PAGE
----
Fundamentally, these Right-opportunist tendencies were signs of revisionist hangovers which could lead only to submerging the Party and denying its vanguard role, to making labor and other progressive groups completely subservient to a bourgeois political party. The Party leadership conducted a struggle against such Right opportunism throughout the campaign.

“Left” opposition to the Party’s policy consisted of the following:

1. An outright attack upon the concept of an anti-fascist, anti-monopoly coalition and upon the third party perspective.

2. Consistent objection to an immediate program of partial demands as a “reformist” program.

The attack upon the building of a coalition and the outlook for a third party grew out of the “Left” theory that there is no difference between the character of the coalition envisaged by the Party today, and the concept of the coalition developed by Browder. The “Leftists” maintained that it could result in nothing more than a new, capitalist third party, the progressive program of which could not be guaranteed; that the Communist Party should wait until it is strong enough to lead any coalition before we consider building or participating in one.

The policy of an anti-fascist, anti-monopoly, anti-imperialist coalition of which the Communists would be a recognized part, developed by the National Convention and the National Committee, clearly has nothing in common with, and is the exact opposite of, the coalition proposed by Browder. The one proposed by Browder is a coalition with monopoly capital and is based upon the revisionist view that monopoly capitalism has become progressive. It includes the Truman Administration within such a coalition. It is based upon a perspective of the permanence of the two-party system and excludes any perspective of a third party. It is therefore based on an acceptance by the working class of the political leadership of the bourgeoisie and minimizes labor’s independent action. It not only proposed but actually resulted in the liquidation of the Communist Party which it considers an obstacle to the building of such a coalition.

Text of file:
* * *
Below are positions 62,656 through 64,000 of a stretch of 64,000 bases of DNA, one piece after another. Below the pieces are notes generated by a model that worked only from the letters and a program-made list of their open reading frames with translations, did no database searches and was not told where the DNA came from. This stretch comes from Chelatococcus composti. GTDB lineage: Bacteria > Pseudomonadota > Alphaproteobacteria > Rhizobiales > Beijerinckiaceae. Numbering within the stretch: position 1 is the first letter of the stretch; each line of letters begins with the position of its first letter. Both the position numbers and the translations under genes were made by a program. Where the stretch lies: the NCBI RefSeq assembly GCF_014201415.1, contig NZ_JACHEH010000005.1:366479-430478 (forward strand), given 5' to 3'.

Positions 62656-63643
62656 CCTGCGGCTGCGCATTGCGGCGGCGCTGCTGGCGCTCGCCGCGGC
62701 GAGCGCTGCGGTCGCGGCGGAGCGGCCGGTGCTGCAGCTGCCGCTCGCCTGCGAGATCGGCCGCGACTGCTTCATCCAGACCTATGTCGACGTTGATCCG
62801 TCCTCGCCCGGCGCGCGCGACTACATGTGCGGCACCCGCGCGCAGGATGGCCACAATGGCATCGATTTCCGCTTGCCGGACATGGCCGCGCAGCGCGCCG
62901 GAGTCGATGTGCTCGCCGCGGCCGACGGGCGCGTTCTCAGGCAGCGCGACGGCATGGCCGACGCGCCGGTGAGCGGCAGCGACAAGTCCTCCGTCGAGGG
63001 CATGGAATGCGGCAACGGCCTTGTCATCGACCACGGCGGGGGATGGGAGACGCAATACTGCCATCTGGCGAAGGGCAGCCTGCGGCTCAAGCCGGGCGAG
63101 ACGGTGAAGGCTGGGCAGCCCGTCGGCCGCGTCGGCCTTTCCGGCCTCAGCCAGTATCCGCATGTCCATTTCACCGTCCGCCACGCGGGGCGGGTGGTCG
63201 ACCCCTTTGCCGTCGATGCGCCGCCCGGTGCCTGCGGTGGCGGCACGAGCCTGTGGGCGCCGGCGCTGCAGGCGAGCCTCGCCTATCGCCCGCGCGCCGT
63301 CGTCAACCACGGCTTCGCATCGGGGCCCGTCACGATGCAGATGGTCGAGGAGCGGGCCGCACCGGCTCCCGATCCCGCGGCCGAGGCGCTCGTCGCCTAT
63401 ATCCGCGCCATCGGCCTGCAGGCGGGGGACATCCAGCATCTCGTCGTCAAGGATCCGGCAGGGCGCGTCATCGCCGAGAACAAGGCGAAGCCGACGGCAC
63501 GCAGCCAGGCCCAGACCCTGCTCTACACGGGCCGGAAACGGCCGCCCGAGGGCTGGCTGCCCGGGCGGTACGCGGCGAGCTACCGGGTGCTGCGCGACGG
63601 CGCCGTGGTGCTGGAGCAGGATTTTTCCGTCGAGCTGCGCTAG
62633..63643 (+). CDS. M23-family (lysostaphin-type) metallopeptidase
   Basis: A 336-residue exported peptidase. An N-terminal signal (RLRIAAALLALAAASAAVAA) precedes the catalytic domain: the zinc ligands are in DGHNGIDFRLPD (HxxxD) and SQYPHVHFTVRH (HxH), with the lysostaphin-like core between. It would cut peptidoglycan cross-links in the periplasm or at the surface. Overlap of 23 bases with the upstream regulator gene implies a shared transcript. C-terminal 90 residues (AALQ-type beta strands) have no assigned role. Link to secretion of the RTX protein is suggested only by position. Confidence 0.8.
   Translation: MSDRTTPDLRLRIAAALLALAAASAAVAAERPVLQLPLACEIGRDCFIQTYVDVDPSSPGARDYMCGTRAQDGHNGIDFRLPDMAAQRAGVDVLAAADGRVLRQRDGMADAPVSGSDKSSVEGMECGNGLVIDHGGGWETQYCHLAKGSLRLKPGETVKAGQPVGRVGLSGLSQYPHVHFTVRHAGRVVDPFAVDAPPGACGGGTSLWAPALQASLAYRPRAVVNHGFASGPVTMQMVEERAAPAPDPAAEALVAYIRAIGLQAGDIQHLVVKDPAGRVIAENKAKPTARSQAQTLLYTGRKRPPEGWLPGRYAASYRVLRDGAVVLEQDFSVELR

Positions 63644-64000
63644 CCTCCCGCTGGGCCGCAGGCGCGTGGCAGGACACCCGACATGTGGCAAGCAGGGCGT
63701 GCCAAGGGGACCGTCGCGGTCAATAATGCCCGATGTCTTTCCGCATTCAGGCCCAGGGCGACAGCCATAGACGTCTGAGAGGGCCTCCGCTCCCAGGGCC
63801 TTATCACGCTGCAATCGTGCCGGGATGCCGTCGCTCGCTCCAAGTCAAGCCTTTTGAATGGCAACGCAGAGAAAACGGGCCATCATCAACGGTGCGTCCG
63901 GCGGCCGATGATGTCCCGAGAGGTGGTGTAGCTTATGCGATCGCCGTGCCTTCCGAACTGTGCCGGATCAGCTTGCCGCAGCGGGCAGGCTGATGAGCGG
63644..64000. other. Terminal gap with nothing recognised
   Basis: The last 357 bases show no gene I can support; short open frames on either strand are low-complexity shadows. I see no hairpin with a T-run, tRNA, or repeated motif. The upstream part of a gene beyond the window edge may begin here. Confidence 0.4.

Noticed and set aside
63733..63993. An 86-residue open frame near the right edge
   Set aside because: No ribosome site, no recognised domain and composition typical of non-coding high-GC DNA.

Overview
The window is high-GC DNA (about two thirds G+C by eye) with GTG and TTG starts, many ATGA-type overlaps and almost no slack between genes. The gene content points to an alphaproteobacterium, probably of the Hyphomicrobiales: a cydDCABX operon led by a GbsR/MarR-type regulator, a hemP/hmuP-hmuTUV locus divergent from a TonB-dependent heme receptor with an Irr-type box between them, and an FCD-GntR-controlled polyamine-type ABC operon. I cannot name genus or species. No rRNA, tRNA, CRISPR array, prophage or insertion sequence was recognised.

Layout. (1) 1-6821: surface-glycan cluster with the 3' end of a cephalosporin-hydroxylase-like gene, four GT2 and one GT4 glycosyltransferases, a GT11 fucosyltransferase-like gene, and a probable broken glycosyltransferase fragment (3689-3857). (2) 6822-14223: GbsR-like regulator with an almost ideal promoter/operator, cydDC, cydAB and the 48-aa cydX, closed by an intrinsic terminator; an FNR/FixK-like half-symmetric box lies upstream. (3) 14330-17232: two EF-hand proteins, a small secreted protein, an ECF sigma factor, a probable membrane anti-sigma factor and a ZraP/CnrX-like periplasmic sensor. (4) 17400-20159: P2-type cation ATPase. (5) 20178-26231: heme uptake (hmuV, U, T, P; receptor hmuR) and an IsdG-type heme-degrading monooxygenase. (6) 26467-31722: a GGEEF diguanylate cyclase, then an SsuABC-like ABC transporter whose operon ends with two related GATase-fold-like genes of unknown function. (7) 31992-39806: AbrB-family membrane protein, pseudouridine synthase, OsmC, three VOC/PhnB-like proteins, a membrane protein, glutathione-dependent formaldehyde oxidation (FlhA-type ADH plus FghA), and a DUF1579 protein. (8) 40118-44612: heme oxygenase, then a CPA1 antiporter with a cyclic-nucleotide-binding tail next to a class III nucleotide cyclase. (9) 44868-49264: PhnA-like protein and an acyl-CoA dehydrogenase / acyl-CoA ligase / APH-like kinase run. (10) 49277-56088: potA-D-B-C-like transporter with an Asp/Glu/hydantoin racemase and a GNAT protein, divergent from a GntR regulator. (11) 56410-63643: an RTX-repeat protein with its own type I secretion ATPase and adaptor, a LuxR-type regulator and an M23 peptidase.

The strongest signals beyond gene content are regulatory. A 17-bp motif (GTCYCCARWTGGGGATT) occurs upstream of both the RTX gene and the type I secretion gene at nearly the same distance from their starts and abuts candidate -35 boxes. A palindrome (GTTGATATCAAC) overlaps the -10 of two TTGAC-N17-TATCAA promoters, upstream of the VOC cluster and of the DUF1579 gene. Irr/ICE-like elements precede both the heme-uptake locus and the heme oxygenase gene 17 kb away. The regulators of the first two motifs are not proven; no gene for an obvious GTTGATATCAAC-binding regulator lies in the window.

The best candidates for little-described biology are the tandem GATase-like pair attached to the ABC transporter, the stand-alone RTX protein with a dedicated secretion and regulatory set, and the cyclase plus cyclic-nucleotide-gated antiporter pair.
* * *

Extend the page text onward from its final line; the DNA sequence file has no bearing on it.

In sharp contrast to this, the Party seeks to build a coalition, not with, but against monopoly capital. Sue a coalition does not include the Truman Administration. Such a coalition is oriented toward realizing the perspective of a third party at the earliest possible date. Its aim is to free the working class from the political leadership of the bourgeoisie. with labor playing a leading role, it must include the allies of labor: the Negro people, the poor farmers, the city middle classes, as well as certain capitalist elements who are prepared t0 go along with it. Such a policy is based, not on the liquidation, but on the building of a mass Communist party as a recognized part of such a coalition.